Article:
Remember, a positive test may also be a reminder of the health risks of steroid abuse and a chance to seek help. Abruptly stopping steroids is unsafe and often ineffective. Withdrawal from anabolic steroids can lead to severe symptoms like mood swings, insomnia, anxiety, episodes of rage, violence and aggressiveness, and even suicidal thoughts.

Follow a proper detoxification strategy when discontinuing these drugs. Drug detox centers can provide safe treatments to reduce anabolic steroid levels in the body gradually.

How Long Do Anabolic Steroids Stay In Your System?− Final Considerations

The misuse of anabolic steroids and other performance-enhancing drugs (PEDs) poses serious health risks, including depression, liver damage, stroke, and heart attack, which can affect an athlete’s quality of life long-term.

Also, doping undermines fair competition and the integrity of sports. To safeguard athletes’ well-being and uphold the integrity of competition, education is crucial to discourage steroid use in the first place, and treatment programs to address the underlying issues driving steroid abuse, including depression and body dysmorphia.

If you or someone you know is struggling with steroid abuse, contact a professional addiction specialist or call the National Drug Helpline at 1-800-662-HELP (4357) for confidential support.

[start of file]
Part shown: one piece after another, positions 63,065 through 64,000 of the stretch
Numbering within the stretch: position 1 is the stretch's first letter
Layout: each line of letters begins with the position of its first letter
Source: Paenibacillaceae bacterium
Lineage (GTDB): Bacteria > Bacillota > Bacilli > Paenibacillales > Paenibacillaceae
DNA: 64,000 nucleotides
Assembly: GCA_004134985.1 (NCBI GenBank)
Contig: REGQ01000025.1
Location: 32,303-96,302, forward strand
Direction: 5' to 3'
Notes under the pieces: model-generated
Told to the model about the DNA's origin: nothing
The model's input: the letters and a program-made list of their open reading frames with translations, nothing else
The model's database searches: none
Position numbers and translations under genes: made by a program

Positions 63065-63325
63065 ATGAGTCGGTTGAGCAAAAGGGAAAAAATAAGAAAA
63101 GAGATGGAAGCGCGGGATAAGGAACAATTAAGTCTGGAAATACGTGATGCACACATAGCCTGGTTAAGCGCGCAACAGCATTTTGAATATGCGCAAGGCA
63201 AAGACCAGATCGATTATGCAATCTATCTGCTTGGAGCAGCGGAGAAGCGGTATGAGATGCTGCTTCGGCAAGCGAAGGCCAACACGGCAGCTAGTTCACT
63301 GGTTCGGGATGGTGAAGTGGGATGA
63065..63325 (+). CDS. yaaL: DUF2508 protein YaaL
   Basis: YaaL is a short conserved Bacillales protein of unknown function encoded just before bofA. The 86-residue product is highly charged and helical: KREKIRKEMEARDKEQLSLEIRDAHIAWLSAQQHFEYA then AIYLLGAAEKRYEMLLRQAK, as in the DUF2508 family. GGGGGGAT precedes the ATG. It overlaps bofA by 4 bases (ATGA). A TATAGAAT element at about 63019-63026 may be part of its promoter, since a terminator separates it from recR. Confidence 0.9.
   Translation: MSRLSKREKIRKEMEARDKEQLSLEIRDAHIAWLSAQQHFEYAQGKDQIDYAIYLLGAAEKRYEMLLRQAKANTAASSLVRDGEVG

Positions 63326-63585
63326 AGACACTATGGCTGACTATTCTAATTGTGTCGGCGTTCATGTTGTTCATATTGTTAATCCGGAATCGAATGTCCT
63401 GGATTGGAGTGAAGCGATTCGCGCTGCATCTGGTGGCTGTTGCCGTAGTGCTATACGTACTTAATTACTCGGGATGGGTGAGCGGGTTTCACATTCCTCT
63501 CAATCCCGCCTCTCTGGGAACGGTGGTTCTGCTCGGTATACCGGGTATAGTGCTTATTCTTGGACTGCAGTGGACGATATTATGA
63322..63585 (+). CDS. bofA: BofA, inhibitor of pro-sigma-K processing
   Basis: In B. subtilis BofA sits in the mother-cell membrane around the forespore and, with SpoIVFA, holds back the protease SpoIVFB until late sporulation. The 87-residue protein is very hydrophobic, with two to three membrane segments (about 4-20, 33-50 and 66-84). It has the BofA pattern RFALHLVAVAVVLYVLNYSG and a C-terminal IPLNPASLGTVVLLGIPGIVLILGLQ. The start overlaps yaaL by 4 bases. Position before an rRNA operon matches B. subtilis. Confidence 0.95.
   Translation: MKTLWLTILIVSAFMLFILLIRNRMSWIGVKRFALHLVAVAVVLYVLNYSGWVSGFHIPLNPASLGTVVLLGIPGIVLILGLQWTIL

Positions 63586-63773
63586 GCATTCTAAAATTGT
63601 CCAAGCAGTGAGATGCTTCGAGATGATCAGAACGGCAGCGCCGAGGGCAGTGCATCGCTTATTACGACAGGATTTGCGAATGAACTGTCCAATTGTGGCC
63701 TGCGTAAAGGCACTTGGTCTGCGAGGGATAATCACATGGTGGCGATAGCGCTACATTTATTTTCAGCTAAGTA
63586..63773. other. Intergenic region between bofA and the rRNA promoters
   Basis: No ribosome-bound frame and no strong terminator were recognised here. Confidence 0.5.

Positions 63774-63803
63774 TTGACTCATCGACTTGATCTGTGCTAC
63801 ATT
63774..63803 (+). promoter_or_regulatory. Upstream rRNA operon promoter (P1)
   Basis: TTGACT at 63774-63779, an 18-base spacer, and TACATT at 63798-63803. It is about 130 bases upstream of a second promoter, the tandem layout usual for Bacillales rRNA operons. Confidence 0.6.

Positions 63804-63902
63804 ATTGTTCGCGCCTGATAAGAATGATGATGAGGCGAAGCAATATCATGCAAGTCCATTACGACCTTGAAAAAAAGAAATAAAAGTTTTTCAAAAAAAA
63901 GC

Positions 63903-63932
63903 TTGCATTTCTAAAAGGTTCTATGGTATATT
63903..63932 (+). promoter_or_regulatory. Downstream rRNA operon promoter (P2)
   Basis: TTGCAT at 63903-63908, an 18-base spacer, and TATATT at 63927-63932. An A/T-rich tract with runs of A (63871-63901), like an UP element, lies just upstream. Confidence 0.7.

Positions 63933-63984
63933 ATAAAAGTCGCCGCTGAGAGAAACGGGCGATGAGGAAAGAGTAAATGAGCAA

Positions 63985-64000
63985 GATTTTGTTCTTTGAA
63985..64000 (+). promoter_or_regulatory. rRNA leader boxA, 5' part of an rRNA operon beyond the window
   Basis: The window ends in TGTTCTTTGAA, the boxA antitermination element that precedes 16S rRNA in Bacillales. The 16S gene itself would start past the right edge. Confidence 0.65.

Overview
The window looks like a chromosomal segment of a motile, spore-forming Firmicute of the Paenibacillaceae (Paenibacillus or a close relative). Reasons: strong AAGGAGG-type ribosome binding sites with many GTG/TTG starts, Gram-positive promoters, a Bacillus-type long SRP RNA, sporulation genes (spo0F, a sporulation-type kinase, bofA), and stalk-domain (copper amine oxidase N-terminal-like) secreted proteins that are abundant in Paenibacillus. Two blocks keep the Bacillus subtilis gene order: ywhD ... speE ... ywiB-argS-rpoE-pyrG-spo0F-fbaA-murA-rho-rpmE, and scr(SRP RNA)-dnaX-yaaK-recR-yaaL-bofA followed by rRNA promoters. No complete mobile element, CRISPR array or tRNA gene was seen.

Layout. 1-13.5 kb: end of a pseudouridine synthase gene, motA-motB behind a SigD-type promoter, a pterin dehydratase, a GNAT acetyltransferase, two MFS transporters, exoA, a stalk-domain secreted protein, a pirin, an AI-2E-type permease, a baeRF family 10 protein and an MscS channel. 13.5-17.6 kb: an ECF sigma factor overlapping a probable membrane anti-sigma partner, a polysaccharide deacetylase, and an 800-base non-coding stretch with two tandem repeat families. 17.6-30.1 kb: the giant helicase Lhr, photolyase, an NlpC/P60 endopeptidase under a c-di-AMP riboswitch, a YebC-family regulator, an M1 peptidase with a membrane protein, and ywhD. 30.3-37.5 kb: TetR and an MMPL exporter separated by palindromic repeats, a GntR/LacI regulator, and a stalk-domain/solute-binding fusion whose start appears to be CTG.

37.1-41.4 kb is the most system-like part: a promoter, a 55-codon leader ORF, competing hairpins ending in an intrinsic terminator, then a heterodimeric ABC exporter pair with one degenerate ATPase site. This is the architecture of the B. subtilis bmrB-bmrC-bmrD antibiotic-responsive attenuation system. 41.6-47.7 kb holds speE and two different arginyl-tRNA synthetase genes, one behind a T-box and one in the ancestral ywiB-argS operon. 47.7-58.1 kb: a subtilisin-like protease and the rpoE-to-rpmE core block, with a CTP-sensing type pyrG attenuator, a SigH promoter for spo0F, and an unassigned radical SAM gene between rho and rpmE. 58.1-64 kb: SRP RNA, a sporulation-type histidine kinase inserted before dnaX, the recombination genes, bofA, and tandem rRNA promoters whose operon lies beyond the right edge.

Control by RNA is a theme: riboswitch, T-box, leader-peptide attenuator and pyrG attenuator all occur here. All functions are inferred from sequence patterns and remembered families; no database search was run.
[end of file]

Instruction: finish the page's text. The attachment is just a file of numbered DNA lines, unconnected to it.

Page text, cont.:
People Also Ask

How long do steroids stay in your blood system?

Steroid detection in blood is shorter than urine (weeks vs. months). However, it still varies depending on the type (short-term: days, long-term: weeks) and individual factors. Blood tests are less common for steroid detection.

How long does it take for steroids to leave your system completely?

The time it takes for steroids to altogether leave your system ranges from a few days to several months, depending on the steroid type, dosage, and individual metabolism.

How long do the side effects of steroids last after stopping?

Side effects of steroids can linger for weeks or even months after stopping, depending on the severity and type of steroid used. Seek professional help if needed.

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Page Sources

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  2. Manoochehri, Z., Barati, M., Faradmal, J., & Manoochehri, S. (2021). Random forest model to identify factors associated with anabolic-androgenic steroid use. BMC Sports Science, Medicine & Rehabilitation, 13(1).
  3. Wenbo, Z., & Yan, Z. (2023). The Uses of Anabolic Androgenic Steroids Among Athletes; Its Positive and Negative Aspects- A Literature Review. Journal of Multidisciplinary Healthcare, 16, 4293-4305.
  4. Ganesan, K., Rahman, S., & Zito, P. M. (2023, May 23). Anabolic steroids. StatPearls - NCBI Bookshelf
  5. Adelson, R. (n.d.). The power of potent steroids. APA
  6. Treatment, C. F. S. A. (2006). Appendix b. Urine collection and testing procedures and alternative methods for monitoring drug use. Substance Abuse: Clinical Issues in Intensive Outpatient Treatment - NCBI Bookshelf
  7. Andersen, D. W., & Linnet, K. (2014). Screening for anabolic steroids in urine of forensic cases using fully automated solid phase extraction and LC–MS-MS. Journal of Analytical Toxicology, 38(9), 637–644.
  8. Horwath, H. (2023, November 27). Who, why, and how of USADA testing | U.S. Anti-Doping Agency. U.S. Anti-Doping Agency (USADA)
Retrieved on May 21, 2024.

Published on: August 16th, 2019

Updated on: May 21st, 2024